De publicatie is bijzonder omdat de geschiedenis van de troostmeisjes in Japan nog erg gevoelig ligt. De Japanse bezetter zag gecontroleerde seks in militaire bordelen tijdens de Tweede Wereldoorlog als een pragmatische maatregel om geslachtsziekten en grootschalige verkrachtingen te voorkomen. In 1993 werd wel officieel excuses aangeboden, maar in het land zijn nog veel mensen, waaronder veel politici, die het liefst zien dat die excuses teruggedraaid worden.
In totaal werden tijdens de oorlog zo’n 200.000 vrouwen als ‘troostmeisje’ ingezet. De fotograaf vindt het dapperdat Days Japan, een gerenommeerd tijdschrift over documentairefotografie, zijn foto’s afdrukt.
Volgens Banning zal de publicatie van zijn foto’s in Japan vrijwel zeker zorgen voor ophef en discussie.
De foto’s werden in Nederland vier jaar geleden gepubliceerd in het boek Schaamte en onschuld.
Comfort Women on the cover of Japanese magazine ‘DAYS JAPAN’
On September 20, the Japanese photo magazine DAYS JAPAN will run a portrait of ‘Comfort Woman’ Wainem on its October cover, and 6 more inside pages about this subject. Wainem is an Indonesian woman who during WW2 was dragged from her home and forced to serve as (unpaid) prostitute for the Japanese military for two-and-a-half years. She and the others in the DAYS JAPAN publication were portrayed by Dutch photographer Jan Banning and interviewed by Dutch journalist Hilde Janssen for their books (and exhibition) Comfort Women and Schaamte en onschuld.
The publication will almost certainly lead to controversy in Japan. The subject of Comfort Women continues to be an embarrassment to Japan and an obstacle in its regional foreign relations, as Japanese officials deny that up to 200,000 ‘Comfort Women’ were pressed into wartime sexual slavery in military brothels in the countries that Japan occupied during WW2.
On July 24, 2014, the UN Human Rights Committee, composed of independent experts, (not for the first time) called on Japan to apologize to these women. But the next day, Tokyo rejected this UN call to accept the blame. A strong section of the political right, including Prime Minister Shinzo Abe, continues to claim that the brothels were staffed by professional prostitutes. These right-wingers assert that there was no evidence to corroborate the comfort women’s testimony on sexual slavery.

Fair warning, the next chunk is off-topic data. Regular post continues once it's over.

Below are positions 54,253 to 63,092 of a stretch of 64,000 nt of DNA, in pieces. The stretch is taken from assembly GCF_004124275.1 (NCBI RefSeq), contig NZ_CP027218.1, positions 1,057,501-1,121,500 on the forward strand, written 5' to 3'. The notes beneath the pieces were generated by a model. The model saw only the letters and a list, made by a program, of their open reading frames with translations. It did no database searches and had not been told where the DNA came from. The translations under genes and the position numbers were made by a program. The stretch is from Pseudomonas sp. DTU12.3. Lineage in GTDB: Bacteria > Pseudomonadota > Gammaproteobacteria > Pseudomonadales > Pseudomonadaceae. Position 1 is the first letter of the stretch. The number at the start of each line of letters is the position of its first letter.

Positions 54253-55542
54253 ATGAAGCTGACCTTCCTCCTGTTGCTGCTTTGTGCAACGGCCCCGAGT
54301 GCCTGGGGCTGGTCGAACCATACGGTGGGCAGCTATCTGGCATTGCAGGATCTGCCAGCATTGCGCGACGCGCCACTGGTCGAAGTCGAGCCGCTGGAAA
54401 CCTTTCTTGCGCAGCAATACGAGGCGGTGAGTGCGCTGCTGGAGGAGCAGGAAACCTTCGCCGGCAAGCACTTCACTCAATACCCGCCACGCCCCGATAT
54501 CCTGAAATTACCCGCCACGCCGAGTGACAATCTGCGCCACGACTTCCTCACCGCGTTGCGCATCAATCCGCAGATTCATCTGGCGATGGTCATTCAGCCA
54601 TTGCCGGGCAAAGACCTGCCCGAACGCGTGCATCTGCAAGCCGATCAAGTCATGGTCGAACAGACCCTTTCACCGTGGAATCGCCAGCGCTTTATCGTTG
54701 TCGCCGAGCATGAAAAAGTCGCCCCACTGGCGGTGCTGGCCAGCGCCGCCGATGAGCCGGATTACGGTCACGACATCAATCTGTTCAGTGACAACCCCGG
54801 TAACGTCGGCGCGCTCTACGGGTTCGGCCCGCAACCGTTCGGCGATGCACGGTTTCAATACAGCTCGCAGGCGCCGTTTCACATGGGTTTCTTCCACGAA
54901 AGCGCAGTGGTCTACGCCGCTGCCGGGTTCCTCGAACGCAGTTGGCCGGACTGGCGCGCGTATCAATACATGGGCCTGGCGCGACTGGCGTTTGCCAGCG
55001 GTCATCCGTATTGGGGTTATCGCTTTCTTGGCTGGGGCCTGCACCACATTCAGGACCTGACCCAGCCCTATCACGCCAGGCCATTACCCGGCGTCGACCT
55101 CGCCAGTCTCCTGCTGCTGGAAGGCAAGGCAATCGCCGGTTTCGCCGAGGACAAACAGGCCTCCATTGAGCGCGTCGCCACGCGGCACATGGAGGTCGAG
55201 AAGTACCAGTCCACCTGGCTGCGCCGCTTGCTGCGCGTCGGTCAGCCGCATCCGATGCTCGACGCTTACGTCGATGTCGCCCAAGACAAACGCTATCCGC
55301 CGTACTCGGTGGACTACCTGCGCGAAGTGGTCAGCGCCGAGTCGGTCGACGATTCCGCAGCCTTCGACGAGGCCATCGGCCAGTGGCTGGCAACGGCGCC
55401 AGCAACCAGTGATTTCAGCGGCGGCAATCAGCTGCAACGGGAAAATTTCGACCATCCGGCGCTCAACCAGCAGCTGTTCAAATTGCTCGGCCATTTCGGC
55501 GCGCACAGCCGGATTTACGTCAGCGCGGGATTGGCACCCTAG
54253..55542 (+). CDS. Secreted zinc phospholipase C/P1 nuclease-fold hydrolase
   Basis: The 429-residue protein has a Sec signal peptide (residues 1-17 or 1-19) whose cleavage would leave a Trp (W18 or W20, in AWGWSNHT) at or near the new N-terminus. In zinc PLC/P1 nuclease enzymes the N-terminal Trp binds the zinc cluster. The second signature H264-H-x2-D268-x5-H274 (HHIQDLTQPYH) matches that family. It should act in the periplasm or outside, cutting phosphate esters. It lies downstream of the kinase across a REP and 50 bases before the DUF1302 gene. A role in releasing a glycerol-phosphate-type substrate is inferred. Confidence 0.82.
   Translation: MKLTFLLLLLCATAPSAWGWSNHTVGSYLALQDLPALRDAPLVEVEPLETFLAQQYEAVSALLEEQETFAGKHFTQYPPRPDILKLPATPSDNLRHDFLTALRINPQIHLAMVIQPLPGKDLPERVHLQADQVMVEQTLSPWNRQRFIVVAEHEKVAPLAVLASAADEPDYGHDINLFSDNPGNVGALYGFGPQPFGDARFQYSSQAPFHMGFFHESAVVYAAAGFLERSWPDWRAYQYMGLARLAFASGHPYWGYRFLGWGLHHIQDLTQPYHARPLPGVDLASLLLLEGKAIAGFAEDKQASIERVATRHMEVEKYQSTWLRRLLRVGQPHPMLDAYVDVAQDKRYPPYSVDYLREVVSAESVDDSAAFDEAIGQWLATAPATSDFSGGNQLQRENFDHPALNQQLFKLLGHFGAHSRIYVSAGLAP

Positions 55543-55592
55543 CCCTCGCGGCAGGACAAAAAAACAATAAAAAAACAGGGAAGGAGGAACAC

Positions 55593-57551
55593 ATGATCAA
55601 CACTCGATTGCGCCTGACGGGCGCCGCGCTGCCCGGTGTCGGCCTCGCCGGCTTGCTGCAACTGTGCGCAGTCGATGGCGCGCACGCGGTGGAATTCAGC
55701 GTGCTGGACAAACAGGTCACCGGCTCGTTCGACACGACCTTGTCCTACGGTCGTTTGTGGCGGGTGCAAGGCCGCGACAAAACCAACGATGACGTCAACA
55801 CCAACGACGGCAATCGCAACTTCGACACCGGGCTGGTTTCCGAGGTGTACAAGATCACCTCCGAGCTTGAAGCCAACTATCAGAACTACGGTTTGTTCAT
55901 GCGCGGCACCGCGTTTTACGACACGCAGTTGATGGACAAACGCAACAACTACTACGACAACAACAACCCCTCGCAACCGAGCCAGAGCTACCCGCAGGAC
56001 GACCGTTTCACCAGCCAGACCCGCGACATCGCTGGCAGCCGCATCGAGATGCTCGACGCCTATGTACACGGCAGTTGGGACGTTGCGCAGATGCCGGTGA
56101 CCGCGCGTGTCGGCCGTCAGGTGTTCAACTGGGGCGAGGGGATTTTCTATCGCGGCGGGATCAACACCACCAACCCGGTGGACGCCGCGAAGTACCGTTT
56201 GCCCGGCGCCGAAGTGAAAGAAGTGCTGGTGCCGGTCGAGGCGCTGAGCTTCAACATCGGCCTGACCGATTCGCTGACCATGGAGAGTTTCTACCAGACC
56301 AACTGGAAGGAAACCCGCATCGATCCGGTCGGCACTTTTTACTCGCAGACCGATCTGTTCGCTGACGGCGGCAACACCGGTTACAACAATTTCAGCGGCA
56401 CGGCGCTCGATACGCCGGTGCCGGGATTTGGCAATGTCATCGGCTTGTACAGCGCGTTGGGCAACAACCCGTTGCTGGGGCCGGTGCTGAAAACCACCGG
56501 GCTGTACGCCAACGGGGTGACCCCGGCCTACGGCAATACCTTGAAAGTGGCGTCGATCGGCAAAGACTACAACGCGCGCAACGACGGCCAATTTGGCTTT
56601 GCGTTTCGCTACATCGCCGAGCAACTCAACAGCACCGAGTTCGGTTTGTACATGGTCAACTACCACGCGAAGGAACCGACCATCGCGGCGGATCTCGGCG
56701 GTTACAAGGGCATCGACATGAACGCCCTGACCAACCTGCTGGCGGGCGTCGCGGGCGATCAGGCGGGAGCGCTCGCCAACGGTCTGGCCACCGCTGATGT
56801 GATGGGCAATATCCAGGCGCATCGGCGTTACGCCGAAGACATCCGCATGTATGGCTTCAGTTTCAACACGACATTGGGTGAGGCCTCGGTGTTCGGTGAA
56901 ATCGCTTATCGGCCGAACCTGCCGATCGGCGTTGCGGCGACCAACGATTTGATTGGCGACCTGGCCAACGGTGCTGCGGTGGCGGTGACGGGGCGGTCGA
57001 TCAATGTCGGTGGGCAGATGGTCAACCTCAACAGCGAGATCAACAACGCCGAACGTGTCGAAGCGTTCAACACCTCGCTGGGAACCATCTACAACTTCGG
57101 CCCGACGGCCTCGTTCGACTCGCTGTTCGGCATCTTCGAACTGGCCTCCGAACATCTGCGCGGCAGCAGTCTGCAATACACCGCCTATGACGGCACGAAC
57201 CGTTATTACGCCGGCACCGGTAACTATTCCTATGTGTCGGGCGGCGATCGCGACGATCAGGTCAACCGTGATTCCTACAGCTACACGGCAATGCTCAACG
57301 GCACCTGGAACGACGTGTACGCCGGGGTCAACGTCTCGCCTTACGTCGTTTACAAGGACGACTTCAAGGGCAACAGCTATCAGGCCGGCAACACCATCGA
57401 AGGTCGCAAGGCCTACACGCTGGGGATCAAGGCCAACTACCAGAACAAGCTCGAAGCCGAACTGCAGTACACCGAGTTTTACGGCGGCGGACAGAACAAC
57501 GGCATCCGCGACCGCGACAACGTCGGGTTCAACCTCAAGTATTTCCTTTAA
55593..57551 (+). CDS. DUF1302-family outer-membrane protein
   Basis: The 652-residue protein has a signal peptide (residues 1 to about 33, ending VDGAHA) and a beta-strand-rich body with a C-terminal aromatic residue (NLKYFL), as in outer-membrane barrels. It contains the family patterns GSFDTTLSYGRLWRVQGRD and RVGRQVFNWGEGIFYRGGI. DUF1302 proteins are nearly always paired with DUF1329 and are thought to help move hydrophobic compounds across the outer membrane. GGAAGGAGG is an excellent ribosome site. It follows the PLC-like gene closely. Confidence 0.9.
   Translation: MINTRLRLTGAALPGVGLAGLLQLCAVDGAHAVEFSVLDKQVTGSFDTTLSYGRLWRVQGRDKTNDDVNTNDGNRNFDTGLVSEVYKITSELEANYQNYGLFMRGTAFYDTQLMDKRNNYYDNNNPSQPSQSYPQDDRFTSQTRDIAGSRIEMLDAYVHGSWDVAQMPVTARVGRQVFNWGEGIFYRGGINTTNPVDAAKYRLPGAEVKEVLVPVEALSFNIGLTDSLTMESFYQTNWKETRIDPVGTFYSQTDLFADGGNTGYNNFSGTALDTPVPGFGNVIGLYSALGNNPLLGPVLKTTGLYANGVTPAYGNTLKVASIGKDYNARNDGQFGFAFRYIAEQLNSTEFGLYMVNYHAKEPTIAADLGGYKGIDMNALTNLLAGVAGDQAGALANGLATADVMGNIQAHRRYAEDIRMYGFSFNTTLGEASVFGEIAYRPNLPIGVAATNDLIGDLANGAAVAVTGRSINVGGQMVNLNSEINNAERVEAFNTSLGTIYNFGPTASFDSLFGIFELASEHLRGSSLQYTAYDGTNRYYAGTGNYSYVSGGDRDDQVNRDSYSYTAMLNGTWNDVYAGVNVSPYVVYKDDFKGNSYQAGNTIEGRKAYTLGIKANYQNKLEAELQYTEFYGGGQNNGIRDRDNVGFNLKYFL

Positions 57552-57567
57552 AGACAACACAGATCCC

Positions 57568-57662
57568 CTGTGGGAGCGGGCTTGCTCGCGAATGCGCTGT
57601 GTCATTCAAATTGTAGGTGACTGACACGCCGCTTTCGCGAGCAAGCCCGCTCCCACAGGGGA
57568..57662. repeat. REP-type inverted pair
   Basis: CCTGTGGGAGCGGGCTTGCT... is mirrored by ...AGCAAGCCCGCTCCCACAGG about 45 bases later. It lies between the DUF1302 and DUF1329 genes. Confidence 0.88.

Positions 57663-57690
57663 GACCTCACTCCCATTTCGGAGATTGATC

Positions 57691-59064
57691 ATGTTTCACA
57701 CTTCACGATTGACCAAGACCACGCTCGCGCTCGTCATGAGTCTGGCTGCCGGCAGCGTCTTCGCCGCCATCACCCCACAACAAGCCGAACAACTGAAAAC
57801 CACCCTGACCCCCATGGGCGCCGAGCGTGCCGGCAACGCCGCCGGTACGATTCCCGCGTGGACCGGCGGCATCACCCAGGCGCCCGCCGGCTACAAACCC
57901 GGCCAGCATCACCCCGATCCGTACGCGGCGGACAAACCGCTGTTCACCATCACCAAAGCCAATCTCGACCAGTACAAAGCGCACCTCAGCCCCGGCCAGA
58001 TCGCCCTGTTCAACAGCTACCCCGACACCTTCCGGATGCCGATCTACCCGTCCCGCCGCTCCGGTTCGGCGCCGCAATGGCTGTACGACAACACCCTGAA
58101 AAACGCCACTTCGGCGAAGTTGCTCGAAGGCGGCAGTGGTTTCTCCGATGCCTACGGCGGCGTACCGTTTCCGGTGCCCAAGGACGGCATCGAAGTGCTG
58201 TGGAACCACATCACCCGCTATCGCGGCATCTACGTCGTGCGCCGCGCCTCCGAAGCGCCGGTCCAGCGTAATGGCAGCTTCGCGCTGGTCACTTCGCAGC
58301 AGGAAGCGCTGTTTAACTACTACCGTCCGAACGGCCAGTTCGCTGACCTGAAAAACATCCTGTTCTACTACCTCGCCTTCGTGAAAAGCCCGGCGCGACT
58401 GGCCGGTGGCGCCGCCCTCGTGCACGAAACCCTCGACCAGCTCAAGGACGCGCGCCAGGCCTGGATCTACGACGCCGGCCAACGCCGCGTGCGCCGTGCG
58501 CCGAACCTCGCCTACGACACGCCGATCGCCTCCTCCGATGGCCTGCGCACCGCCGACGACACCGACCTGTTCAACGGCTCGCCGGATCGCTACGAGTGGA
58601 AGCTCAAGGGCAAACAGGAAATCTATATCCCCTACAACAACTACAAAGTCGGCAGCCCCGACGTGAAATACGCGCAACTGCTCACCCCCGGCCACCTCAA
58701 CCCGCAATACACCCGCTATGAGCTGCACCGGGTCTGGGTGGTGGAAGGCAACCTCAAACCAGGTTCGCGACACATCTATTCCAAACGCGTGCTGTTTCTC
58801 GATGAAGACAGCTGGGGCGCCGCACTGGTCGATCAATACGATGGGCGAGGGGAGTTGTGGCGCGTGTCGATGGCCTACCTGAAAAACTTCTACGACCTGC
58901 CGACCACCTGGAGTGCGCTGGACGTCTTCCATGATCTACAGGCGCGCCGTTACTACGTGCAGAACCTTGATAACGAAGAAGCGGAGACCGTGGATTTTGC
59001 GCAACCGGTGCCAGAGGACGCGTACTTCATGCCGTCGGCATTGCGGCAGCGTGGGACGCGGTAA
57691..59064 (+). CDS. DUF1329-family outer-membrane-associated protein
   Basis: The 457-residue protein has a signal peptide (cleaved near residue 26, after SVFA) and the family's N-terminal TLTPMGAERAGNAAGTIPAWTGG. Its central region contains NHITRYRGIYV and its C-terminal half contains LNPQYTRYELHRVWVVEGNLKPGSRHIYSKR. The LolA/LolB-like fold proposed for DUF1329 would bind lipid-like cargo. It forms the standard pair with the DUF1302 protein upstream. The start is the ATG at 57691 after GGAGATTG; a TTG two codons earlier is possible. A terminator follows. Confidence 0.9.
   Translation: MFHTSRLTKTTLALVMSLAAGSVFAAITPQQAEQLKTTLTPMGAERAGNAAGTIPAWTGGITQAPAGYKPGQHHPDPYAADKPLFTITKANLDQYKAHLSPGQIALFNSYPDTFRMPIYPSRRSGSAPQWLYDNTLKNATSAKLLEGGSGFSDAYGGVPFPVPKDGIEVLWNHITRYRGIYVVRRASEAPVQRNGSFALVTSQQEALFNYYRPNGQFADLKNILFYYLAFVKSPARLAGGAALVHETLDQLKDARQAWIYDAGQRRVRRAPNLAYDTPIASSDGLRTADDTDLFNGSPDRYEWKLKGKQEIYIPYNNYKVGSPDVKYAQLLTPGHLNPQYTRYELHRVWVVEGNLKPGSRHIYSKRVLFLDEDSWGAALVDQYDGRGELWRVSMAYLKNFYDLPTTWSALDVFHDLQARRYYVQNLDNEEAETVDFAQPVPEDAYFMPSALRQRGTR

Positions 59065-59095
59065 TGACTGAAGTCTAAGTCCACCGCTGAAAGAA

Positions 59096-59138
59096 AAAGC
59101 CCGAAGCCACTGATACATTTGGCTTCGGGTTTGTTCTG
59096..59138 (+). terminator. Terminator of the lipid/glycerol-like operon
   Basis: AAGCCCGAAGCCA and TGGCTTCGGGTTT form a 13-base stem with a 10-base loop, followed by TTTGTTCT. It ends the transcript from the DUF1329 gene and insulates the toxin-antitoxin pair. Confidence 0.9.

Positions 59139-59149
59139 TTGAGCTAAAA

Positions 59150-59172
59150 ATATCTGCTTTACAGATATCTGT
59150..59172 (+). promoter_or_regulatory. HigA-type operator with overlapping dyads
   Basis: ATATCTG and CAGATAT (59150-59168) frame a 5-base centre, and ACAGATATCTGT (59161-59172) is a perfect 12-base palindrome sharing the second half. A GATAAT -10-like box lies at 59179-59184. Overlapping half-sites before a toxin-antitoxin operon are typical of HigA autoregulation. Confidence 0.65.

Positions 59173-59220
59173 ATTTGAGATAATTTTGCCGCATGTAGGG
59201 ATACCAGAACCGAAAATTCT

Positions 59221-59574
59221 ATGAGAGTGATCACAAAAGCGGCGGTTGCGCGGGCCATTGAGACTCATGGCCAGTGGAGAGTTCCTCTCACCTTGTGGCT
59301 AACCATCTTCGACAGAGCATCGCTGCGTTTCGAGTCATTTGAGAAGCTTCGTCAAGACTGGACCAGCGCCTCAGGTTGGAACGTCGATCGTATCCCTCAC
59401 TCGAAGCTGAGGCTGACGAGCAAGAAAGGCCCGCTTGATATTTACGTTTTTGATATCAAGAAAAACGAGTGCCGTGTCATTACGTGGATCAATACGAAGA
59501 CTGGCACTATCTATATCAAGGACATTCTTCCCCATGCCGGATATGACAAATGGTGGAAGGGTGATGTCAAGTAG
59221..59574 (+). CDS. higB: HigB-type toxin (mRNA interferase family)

Proof that ‘Comfort Women’ were being forced to serve as sex slaves has been piling up for many years. In 1993, Japan started an investigation after which the then chief cabinet secretary, Yohei Kono, acknowledged that the Japanese military had been “directly or indirectly involved in the establishment and management of ‘comfort stations’” and that young women from China, Korea and Southeast Asia “in many cases were recruited against their will.”
The present government, however, wants to review this Kono statement. The recently appointed ultra-nationalist MinisterSanae Takaichi of Internal Affairs & Communication stated that she wants ‘to dispel false information reported worldwide that will continue to undermine the honor of the country and its people into the future.’
In this atmosphere of revisionism, Japan’s second biggest national (liberal) newspaper Asahi Shimbun came under attack, these last few weeks, because of a publication on comfort women dating back to 1982. In this article, a Japanese war witness, Seji Yoshida, confessed that he had ‘hunted up some 200 young Korean women on Seju island.’ In the 1990s, this confession turned out to be false. But only recently, in September 2014, the Asahi Shimbun came under heavy pressure from ‘revisionists’ to apologize for this 1982 article. Their negligence, the revisionists claim, has seriously affected Japanese dignity and honor. At the same time, they suggest that the forced prostitution story is untrue and that the Kono Statement should now be reviewed. Both the Asahi Shimbun and the UN deny this claim: there are many other testimonies and pieces of evidence of the existence of this form of state-organized forced prostitution.
In the light of these developments, The DAYS JAPAN magazine publication is a remarkable and brave act.
For the english version of DAYS JAPAN’s text, see all the way at the end of this post.